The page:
This is normally the time when I’d write my obligatory list of my favorite albums of the year. I won’t be doing that this year, for a couple of reasons. The first is that lists have been permanently ruined for me by the demonic overlords who run Buzzfeed and every other lazy clickbaity site, to the point that just seeing numbers in order on my screen is enough to fill me with rage and contempt. As far as I’m concerned, lists are now tools of Satan, and you will no longer see them here. The second reason is that I found myself getting extremely disconnected from music this year, and even if I did want to make a list to please Satan, I’m not sure if I could even think of ten (much less 25 or 50 — how do people like so many things?) albums that made much of an impact on me.
I’m not entirely sure what caused this disconnect — I’ve always been relatively picky, but I can’t remember being so consistently unmoved by music like I was for most of this year. It’s possible that I’m just already a jaded old person and have given up and entered the feared “music will never be like it was” stage of my life. I continued to follow music discussion and writing, but mostly found myself being increasingly annoyed at which bands were getting covered and which ones weren’t. It legitimately felt like the worse a band was this year, the more hype they got and the more people talked about them and wrote about them, and it kind of made me feel like I was going insane. The whole world was trying to convince me to like all these bands that could not possibly be less interesting. (People trying to tell me who or what I should care about is one of my biggest pet peeves.)
I graduated from college this spring and spent the rest of the year procrastinating on entering the real world and being generally unproductive and useless. I wasn’t sure what I wanted to do or how I wanted to do it, and all of these feelings and fears ended up paralyzing me until suddenly I’d let the whole year go by without really doing anything, which (I’ve been told) is bad. I spent most days by myself in the suburbs being a slacker and internally debating how I was going to ever become a semi-functioning adult (still working on it — if anyone has tips on this, feel free to leave a comment or something). On one of these days, I opened up Twitter after probably waking up at some absurdly late hour and came across a link to a song called “Avant Gardener.”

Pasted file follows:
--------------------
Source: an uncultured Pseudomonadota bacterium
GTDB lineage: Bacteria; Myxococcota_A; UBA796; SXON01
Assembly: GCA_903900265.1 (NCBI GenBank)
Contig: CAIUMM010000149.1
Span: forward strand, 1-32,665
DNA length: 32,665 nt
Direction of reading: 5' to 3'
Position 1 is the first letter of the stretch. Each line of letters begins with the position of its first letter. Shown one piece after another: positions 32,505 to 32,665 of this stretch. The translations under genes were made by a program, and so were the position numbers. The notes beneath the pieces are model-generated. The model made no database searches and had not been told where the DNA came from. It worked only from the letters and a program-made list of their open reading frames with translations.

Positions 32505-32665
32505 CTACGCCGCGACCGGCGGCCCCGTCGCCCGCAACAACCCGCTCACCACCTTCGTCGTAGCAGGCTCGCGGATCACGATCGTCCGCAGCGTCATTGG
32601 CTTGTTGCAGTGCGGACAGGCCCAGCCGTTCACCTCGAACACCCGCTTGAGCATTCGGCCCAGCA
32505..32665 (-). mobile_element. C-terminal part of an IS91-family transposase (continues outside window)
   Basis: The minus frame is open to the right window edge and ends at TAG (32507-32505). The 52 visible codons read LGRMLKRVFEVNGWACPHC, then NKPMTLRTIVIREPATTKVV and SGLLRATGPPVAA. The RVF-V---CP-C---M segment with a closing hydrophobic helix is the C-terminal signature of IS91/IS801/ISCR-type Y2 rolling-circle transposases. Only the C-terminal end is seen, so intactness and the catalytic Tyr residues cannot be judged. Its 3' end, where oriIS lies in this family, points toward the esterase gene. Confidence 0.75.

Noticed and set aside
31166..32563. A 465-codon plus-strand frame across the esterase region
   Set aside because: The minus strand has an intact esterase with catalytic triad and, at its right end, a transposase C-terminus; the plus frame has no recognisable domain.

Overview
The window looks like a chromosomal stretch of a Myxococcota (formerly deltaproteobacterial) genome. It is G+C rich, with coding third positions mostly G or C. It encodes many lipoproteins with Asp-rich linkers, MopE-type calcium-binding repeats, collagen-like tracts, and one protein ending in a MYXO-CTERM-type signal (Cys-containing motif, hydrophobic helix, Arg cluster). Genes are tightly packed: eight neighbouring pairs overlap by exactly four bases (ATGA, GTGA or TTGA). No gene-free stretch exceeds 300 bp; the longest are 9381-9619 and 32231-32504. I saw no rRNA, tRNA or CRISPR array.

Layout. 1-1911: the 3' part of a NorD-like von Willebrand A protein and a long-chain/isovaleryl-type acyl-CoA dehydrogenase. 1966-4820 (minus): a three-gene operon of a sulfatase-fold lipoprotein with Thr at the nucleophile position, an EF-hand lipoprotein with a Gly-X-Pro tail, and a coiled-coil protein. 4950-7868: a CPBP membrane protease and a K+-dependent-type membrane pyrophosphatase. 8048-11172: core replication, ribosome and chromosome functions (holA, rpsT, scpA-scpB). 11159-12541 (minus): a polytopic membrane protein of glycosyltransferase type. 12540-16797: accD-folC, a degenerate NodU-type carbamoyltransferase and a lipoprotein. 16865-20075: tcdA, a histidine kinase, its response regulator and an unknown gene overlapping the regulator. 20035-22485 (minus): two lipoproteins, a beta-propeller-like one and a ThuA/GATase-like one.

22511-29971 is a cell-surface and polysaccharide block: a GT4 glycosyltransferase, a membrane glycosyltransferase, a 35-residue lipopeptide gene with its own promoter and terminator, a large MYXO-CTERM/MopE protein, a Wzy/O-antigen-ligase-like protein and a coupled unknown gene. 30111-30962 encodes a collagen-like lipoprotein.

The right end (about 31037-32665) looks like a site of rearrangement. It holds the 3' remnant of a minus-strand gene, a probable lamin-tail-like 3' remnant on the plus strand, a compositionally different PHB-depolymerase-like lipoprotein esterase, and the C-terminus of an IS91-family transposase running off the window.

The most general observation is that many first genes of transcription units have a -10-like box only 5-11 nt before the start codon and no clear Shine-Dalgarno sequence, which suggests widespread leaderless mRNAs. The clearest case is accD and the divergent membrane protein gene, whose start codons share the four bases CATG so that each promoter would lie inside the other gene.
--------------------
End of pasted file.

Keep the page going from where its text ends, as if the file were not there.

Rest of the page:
I had never heard of Courtney Barnett before this, but was immediately enamored with this song. I loved the simple rock instrumentation, Barnett’s deadpan almost-speaking delivery, and especially the lyrics, which described that sort of suburban suffocation feeling I had with an eerie level of accuracy. In a year where I often felt like I wasn’t connecting with music, “Avant Gardener” was the one song that really spoke to me and reminded me of why I loved music in the first place. Beyond my personal connection to it, it’s also a tremendous piece of craft from Barnett, with tons of witty lines and a surprisingly compelling story considering it’s about someone freaking out while gardening.
Barnett is a 25 year-old from Melbourne, Australia, who defines her music as “slacker garage pop.” Her first two EPs, I’ve Got a Friend Called Emily Farris and How to Carve a Carrot Into a Rose, were compiled on The Double EP: A Sea of Split Peas, which was one of my favorite releases of the year. Barnett’s self-described slackerdom is fitting, because what I really love about these songs is that they don’t sound like they’re trying too hard to win you over. Instead, Barnett is able to find great power in simplicity. The lyrics are incredibly smart and witty without sounding like someone who is desperately trying to appear intelligent. Her singing is not what one would call show-offy, but it’s the perfect fit for the droll lyrics and the music.
“Don’t Apply Compression Gently,” one of my other favorite songs on the album, is a good example of this. The music is fairly straight-forward, and the lyrics are so simple that they could be text messages (I even saw one article saying they actually were texts, but have no idea if this is true). Yet I found it to be a very poignant song, because everything fits together well and because of Barnett’s understated charm as a vocalist, particularly in the closing refrain: “I may not be 100% happy, but at least I’m not with you.” One of the other album highlights, “History Eraser,” is in a similar free-wheeling style to “Avant Gardener,” and shows Barnett’s ability to craft interesting narratives about seemingly mundane topics — in this case, a song beginning with “I got drunk and fell asleep atop the sheets” spins into an amusing day-in-the-life story.
There are approximately a zillion of these sorts of folk-rock albums released every year, many of which I find one-dimensional and boring. What made this one work so well for me was Barnett’s personality — her songs are so smart, funny, and true, and I guess she just seems like a cool person who I’d like to get to know better. Hopefully we’ll all get that chance as she releases more music in the future.